A royal summons embroils veteran Regency sleuth Jane Austen.
Jane’s come to London to negotiate the publication of her next novel and stays to nurse her brother Henry as he recovers from a near-fatal fever. His Highness the Prince Regent’s own court physician, Matthew Baillie, helped save Henry’s life, and when word gets back to HRH of Jane’s stay in London, he bids her come work in the library at Carlton House. One doesn’t decline a prince’s invitation, but Jane gets no chance to write. Instead, she discovers Col. Ewan MacFarland twitching and retching on the library floor. She wipes his lips with her handkerchief, and he utters the words “Waterloo map” and dies. When Jane examines the handkerchief, she discovers fine evergreen needles in traces of his vomit; her brother’s personal physician suggests they might be needles of the poisonous yew. She returns to Carlton House to find a watercolor map that MacFarland hid in a book in the royal library just before he was stricken. On the back of the map is a man’s last words to his beloved, with a numerical cipher and instructions to guard the map because the emperor will have need of it. Although it won’t do Napoleon much good in his exile after Waterloo, someone values the map enough to attack Jane and stab Dr. Baillie nearly to death. Jane can think of only one man to trust with the map: the artist Benjamin West’s son, Raphael, who is also an artist and a spy for the government. The race is on to break the map’s code before whoever has already been desperate to kill for it can seize it by any means necessary.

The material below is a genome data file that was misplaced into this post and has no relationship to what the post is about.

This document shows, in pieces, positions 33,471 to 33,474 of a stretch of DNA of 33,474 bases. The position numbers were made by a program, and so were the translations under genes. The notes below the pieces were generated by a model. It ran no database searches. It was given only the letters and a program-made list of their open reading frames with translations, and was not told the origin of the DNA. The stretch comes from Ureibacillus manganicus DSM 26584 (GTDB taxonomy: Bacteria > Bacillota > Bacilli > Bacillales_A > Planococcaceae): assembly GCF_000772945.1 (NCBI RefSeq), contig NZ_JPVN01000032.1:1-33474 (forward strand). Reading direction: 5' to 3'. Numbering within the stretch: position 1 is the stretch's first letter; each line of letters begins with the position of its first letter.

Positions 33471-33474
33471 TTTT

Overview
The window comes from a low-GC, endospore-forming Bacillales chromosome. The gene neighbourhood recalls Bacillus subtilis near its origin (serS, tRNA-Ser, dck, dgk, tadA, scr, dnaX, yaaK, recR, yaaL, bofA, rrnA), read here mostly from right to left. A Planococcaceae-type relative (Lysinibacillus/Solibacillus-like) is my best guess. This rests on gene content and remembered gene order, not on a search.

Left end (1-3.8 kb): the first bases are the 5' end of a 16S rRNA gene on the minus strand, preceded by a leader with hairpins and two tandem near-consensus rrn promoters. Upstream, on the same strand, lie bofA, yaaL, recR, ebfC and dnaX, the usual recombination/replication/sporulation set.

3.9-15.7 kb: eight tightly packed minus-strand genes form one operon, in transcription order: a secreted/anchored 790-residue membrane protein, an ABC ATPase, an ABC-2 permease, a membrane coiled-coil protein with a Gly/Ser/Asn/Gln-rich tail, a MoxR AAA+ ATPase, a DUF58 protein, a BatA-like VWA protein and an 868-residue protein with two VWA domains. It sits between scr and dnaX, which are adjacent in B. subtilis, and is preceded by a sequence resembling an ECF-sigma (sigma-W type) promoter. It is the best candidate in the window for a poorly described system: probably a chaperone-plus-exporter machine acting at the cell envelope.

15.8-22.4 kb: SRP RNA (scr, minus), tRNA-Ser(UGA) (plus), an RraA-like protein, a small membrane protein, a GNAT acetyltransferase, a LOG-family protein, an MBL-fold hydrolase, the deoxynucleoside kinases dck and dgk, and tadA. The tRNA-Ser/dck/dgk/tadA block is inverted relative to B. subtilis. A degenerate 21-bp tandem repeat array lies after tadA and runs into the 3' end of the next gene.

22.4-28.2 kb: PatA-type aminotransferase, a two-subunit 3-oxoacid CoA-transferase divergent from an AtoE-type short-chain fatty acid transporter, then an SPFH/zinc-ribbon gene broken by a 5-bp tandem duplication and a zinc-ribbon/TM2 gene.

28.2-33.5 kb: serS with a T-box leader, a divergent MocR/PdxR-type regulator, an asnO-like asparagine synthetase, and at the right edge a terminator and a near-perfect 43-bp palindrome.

Barron, who’s picked up the pace since Jane and the Twelve Days of Christmas (2014), portrays an even more seasoned and unflinching heroine in the face of nasty death and her own peril.